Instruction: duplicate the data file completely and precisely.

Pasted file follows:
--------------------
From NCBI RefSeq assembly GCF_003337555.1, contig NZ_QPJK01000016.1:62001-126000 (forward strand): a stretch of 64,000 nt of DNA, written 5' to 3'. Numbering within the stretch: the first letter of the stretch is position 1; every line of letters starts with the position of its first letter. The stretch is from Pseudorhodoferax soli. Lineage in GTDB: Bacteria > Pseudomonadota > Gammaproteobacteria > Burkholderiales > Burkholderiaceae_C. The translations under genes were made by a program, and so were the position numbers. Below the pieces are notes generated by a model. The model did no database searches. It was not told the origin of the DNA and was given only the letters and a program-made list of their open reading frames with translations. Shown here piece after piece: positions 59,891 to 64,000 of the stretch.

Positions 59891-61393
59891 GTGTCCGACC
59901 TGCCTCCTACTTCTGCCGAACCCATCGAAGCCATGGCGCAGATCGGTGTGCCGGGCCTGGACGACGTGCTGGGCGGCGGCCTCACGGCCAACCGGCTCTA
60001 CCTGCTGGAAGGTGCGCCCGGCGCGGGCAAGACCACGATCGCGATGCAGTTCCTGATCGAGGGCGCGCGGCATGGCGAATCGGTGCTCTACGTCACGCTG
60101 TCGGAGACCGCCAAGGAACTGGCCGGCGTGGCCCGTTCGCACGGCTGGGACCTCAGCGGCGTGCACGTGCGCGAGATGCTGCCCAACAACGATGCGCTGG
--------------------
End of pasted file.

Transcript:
From NCBI RefSeq assembly GCF_003337555.1, contig NZ_QPJK01000016.1:62001-126000 (forward strand): a stretch of 64,000 nt of DNA, written 5' to 3'. Numbering within the stretch: the first letter of the stretch is position 1; every line of letters starts with the position of its first letter. The stretch is from Pseudorhodoferax soli. Lineage in GTDB: Bacteria > Pseudomonadota > Gammaproteobacteria > Burkholderiales > Burkholderiaceae_C. The translations under genes were made by a program, and so were the position numbers. Below the pieces are notes generated by a model. The model did no database searches. It was not told the origin of the DNA and was given only the letters and a program-made list of their open reading frames with translations. Shown here piece after piece: positions 59,891 to 64,000 of the stretch.

Positions 59891-61393
59891 GTGTCCGACC
59901 TGCCTCCTACTTCTGCCGAACCCATCGAAGCCATGGCGCAGATCGGTGTGCCGGGCCTGGACGACGTGCTGGGCGGCGGCCTCACGGCCAACCGGCTCTA
60001 CCTGCTGGAAGGTGCGCCCGGCGCGGGCAAGACCACGATCGCGATGCAGTTCCTGATCGAGGGCGCGCGGCATGGCGAATCGGTGCTCTACGTCACGCTG
60101 TCGGAGACCGCCAAGGAACTGGCCGGCGTGGCCCGTTCGCACGGCTGGGACCTCAGCGGCGTGCACGTGCGCGAGATGCTGCCCAACAACGATGCGCTGG